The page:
As first-generation wind turbines begin to reach the end of their operational life, system developers and engineers must tackle the waste generated from decommissioning. Two major players seek to reduce the environmental impact of turbine blade disposal and enhance sector sustainability.

Vattenfall has committed to a landfill ban for end of life wind turbine blades and plans to re-use, recycle or recover 100% of decommissioned wind turbine blades from owned wind farms by 2030. The Swedish developer is initially aiming for a 50% recycling rate of wind turbine blades by 2025.

“It is no longer acceptable for composite waste from the wind industry to be placed in landfills, even though specific country legislation allows for this. Achieving 50% recycling by 2025 and 100% by 2030 is a big challenge. Solutions to tackle this challenge do not exist in large scale today, so significant efforts are needed to reach this long-term goal. Therefore we will engage in and provide blades to research initiatives that will foster further technology innovation and testing of more advanced recycling technologies,” explained Eva Philipp, head of environment and sustainability business area wind.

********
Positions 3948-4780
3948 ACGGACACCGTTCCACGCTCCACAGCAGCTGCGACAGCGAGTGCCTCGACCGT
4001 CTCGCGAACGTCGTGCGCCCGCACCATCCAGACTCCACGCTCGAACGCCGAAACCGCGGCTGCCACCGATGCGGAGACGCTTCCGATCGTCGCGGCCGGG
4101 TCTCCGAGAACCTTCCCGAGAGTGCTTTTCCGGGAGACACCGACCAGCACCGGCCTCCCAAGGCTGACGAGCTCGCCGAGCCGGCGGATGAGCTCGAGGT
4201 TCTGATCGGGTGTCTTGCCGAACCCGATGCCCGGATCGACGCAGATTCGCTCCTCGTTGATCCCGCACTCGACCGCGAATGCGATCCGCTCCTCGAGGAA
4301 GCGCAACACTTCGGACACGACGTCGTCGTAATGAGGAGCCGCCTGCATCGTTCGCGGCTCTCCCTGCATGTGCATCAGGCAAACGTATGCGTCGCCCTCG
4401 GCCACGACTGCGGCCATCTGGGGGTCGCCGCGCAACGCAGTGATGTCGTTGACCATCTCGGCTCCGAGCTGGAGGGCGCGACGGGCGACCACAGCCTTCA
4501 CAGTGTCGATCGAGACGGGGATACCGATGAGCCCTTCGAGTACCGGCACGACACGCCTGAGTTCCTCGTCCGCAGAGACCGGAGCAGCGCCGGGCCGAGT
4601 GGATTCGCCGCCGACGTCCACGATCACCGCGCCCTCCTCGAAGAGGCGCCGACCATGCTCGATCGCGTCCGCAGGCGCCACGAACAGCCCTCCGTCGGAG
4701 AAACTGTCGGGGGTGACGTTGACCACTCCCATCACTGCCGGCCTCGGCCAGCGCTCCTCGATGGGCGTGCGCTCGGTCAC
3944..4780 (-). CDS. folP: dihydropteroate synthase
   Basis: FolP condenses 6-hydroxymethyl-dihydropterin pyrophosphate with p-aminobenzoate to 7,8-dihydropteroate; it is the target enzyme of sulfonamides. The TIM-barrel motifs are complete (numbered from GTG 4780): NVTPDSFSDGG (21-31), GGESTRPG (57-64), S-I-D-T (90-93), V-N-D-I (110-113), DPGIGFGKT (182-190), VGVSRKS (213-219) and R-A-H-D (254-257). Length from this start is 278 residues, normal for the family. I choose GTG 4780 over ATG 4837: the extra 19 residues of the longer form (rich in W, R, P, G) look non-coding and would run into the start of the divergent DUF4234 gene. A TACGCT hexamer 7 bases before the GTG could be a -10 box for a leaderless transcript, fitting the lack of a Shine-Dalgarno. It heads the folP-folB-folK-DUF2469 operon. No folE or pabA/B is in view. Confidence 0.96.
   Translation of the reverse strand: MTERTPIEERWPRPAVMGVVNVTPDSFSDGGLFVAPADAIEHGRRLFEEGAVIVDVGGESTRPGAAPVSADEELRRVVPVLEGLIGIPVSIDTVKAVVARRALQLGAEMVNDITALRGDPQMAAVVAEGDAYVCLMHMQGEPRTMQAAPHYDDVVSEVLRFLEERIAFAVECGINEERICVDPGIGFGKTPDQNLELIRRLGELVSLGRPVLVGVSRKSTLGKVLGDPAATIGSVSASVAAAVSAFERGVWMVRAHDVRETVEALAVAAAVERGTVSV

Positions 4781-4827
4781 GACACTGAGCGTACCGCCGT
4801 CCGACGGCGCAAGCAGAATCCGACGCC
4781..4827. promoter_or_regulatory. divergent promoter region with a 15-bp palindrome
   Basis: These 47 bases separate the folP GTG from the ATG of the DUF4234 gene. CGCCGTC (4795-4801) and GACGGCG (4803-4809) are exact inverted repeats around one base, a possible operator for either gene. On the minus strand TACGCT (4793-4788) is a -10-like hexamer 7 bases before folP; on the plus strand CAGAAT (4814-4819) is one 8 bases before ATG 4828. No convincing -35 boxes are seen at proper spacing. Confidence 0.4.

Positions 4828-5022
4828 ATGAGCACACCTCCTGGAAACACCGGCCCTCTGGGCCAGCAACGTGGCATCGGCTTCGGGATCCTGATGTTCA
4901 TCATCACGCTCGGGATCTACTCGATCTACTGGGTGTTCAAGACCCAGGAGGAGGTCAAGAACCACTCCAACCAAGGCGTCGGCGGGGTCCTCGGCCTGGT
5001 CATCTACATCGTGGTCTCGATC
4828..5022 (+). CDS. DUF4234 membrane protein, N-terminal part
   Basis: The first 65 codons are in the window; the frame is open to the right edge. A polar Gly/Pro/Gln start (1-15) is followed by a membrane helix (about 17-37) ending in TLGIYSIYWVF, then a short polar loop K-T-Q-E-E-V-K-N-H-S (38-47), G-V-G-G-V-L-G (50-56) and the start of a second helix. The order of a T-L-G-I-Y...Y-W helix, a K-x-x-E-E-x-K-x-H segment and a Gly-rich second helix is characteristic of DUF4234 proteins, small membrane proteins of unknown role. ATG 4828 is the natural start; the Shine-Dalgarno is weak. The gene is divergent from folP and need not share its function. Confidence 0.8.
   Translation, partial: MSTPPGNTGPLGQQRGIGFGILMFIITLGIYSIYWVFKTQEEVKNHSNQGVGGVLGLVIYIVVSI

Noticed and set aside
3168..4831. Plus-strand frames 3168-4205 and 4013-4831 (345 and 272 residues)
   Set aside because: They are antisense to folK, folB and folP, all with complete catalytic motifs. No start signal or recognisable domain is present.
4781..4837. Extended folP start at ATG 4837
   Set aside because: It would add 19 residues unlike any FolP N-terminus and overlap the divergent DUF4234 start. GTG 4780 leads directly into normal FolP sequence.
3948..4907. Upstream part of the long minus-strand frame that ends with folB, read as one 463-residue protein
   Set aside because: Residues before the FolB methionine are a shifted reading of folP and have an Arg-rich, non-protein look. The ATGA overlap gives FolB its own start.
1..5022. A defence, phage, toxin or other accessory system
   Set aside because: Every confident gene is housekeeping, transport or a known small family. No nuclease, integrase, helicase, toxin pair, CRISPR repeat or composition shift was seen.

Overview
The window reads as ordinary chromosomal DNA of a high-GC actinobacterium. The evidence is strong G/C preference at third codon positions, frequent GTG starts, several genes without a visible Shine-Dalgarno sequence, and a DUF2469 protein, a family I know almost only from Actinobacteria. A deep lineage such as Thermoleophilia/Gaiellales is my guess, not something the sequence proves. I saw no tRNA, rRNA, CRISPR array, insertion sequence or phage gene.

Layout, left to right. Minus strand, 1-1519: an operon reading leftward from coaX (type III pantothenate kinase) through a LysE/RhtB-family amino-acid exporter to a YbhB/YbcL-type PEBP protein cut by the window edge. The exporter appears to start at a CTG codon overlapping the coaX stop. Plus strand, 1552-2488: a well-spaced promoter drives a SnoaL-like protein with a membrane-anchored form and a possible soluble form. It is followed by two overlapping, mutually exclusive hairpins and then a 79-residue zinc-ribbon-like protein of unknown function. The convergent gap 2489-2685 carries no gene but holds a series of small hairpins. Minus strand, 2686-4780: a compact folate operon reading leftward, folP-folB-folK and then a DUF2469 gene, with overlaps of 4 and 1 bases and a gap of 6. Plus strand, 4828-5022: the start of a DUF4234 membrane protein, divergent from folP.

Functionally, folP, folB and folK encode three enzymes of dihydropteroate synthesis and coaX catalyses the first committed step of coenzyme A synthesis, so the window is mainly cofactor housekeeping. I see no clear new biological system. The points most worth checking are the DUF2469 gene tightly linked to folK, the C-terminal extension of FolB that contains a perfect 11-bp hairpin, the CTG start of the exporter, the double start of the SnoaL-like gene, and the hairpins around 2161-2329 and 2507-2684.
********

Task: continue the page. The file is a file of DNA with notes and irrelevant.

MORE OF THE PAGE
[See also Challenges in wind turbine blade recycling]

In a similar sustainability vein, Danish wind systems developer Vestas has launched a new circularity roadmap detailing a set of commitments to be implemented across the company’s value chain to accelerate the journey to reach zero-waste turbines by 2040. The new policy revises targets from a plan announced in 2020 by adding commitments to increase material efficiency by 90%, achieve 100% rotor recyclability and reduce supply chain waste by 50% by 2030. Across operations, Vestas is committing to expanding efforts to refurbish and reuse turbine components, while regionalizing its repair and refurbishment infrastructure where possible.

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